"Dare to be Human is an original and valuable contribution to psychoanalysis, both in form and content. In terms of form, it is rare that a psychoanalytic book provides not only detailed, thoughtful discussion of clinical material, but also two sections of the book that are written by the patient whose analysis is being discussed. What brings the clinical account to life is the creation in the writing of the experience of two people communicating, in large part, by together developing metaphors and stories that capture essences of the patient’s experience. The theoretical content is no less original in that the author develops his own conception of the way psychoanalysis works as a medium for psychological growth."

Thoman Ogden, M.D., Training Analyst, Psychoanalytic Institute of Northern California


"I found the book to be moving and skillful, well-written and thought out, or in a nutshell an excellent analysis and an extremely useful clinical analysis that illuminates many contemporary relational concepts and practices."

Jessica Benjamin, Ph.D., Supervising and Training Analyst, NYU Postdoctoral Program in Psychotherapy and Psychoanalysis


"An exceptionally honest, highly intelligent and perceptive study of some very good therapy. In many ways, Dr. Shoshani and I work in a very similar way."

Irv Yalom, M.D., Professor Emeritus of Psychiatry, Stanford University


"What shines through above all else is Dr. Shoshani’s love and respect for the patient and his dedication to the highest ideals of what it means to be a psychoanalyst. I am very much in accord with the spirit of this work. Dr. Shoshani has done Daniel an immense service and has been served by him in return and that, after all, is why we continue to practice this convoluted, tortuous and impossible profession."

Sheldon Bach, Ph.D., Training and Supervising Analyst, Institute for Psychoanalytic Training and Research


"With this book, Dr. Shoshani is offering the psychoanalytic community a rare gift: the description of a completed analysis by an astute clinician. The book also contains two chapters written by an insightful analysand: the first written one month after termination, and the second a few years later. This book, both a clinical gem and a moving account, offers the reader a close look at the nature of this relationship, which not only healed Daniel’s lifelong emotional isolation and loneliness, but also had a profound impact on Dr. Shoshani’s emotional life. With its open and honest reporting of his self-reflections and his technical 'missteps,' the reader can feel the analyst’s pain as he re-experiences his own childhood trauma triggered by the patient’s traumatic childhood memories. This is a beautiful example of the intersubjective nature of a good analysis. Dr. Shoshani weaves together concepts of self psychology and relational psychoanalysis, in a unique and creative manner. I highly recommend the book for psychoanalysts as well as beginners and experienced mental health practitioners."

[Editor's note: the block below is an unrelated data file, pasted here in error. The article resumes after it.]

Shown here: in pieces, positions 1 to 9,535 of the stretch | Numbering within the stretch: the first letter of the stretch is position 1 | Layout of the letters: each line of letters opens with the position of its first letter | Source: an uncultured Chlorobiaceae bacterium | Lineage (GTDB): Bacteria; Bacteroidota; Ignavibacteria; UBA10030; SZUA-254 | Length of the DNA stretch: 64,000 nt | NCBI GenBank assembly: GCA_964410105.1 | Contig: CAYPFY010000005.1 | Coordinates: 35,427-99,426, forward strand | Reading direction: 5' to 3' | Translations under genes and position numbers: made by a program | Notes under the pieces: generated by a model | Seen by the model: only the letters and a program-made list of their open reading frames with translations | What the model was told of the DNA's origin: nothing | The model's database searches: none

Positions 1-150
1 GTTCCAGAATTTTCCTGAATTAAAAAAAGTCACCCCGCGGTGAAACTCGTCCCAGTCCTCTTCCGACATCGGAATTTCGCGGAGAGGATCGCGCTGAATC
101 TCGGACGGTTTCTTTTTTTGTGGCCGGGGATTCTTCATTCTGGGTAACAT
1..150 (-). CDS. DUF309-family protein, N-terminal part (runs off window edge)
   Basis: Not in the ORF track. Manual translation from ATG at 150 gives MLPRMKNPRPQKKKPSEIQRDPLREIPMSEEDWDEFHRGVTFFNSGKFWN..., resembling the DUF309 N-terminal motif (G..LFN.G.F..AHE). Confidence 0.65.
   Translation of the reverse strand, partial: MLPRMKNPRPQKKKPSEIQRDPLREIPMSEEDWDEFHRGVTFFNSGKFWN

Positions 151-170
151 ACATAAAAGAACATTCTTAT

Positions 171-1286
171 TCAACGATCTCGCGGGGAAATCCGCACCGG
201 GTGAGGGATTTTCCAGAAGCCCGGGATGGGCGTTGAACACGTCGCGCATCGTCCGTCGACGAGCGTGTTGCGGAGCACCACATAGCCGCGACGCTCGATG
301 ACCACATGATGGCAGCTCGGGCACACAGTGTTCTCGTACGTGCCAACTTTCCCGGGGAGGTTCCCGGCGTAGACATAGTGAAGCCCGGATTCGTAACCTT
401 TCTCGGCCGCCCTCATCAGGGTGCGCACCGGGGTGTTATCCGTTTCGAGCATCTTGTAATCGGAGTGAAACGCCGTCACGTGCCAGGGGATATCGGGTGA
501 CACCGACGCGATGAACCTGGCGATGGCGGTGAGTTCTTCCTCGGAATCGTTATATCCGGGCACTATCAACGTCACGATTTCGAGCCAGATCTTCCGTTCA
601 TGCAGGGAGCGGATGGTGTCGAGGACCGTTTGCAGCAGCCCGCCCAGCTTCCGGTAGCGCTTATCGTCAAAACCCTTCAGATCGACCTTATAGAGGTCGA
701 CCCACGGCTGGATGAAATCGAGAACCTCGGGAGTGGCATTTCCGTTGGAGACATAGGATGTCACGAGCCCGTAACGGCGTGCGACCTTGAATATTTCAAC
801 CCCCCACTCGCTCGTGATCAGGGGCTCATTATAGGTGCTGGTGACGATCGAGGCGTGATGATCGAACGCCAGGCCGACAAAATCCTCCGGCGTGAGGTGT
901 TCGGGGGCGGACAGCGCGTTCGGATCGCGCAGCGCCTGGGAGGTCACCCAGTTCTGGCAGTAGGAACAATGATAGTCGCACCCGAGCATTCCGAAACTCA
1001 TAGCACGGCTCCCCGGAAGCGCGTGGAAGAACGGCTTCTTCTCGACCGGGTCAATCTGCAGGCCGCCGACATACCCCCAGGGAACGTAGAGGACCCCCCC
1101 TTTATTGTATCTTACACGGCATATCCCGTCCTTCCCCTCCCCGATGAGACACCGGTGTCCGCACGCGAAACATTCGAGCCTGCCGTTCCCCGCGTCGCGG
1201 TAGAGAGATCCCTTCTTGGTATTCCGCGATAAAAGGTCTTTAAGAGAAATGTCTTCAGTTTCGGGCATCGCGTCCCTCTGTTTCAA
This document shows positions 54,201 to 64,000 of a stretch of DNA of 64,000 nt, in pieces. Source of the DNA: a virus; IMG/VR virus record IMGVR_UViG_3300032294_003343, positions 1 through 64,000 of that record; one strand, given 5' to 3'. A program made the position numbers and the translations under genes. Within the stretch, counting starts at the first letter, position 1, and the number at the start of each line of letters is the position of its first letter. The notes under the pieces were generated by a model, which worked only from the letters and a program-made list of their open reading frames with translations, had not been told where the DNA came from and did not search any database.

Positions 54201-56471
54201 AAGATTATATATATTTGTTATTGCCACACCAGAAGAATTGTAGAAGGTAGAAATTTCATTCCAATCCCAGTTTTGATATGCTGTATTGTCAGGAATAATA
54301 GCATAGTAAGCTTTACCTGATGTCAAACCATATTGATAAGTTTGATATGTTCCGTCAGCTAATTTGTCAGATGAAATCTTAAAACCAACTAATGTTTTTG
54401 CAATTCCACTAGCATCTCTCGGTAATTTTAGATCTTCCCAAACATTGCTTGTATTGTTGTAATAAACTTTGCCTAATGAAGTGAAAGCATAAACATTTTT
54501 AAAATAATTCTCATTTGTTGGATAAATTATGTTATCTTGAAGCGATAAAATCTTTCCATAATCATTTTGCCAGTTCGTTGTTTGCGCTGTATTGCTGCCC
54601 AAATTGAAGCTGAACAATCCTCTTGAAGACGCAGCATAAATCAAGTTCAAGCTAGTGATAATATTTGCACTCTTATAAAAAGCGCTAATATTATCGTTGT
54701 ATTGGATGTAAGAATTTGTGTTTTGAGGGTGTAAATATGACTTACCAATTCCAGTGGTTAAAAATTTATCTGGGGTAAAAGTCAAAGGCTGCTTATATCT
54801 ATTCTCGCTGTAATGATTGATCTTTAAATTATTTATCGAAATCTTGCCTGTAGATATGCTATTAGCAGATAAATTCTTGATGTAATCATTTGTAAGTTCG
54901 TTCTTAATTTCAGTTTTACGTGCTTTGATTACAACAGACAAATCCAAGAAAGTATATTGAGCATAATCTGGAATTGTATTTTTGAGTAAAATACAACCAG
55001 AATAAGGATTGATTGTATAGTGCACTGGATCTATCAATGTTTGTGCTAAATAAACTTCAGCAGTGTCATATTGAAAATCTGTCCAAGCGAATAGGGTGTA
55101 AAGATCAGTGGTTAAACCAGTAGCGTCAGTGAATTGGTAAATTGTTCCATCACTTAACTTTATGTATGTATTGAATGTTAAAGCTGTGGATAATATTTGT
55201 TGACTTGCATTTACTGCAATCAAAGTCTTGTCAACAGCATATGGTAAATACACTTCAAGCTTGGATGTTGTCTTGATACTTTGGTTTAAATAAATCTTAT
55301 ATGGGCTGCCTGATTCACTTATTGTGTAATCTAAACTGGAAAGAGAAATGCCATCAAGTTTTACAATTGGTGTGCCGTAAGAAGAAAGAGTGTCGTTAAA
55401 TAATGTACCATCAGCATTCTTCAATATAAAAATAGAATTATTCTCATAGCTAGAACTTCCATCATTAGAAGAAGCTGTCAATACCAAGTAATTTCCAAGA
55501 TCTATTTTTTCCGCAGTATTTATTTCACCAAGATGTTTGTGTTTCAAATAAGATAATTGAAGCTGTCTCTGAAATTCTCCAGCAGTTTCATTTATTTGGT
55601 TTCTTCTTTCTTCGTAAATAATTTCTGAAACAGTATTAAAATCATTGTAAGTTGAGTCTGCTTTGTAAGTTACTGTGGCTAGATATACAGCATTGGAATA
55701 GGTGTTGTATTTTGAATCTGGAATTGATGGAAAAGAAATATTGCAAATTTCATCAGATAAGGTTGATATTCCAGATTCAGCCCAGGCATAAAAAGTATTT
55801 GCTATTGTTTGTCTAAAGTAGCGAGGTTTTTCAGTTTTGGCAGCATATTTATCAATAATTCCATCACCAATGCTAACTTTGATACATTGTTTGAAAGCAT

Anna Ornstein, M.D., Professor Emerita of Child Psychiatry, University of Cincinnati


About the Author:

Michael Shoshani Rosenbaum, Psy.D., is Clinical Psychologist and a Psychoanalyst. Dr. Shoshani is the founding Chair and a faculty member of The Tel Aviv Institute for Contemporary Psychoanalysis, a Faculty Member and Supervisor at the New York University Postdoctoral Program for Psychoanalysis and Psychotherapy, and a Supervisor for Doctoral Students of Clinical Psychology at the City University of New York and Rutgers State University of New Jersey. He practices psychoanalysis and psychotherapy in Tel Aviv.

contact: mbshoshani@gmail.com


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last modified: 2009-03-05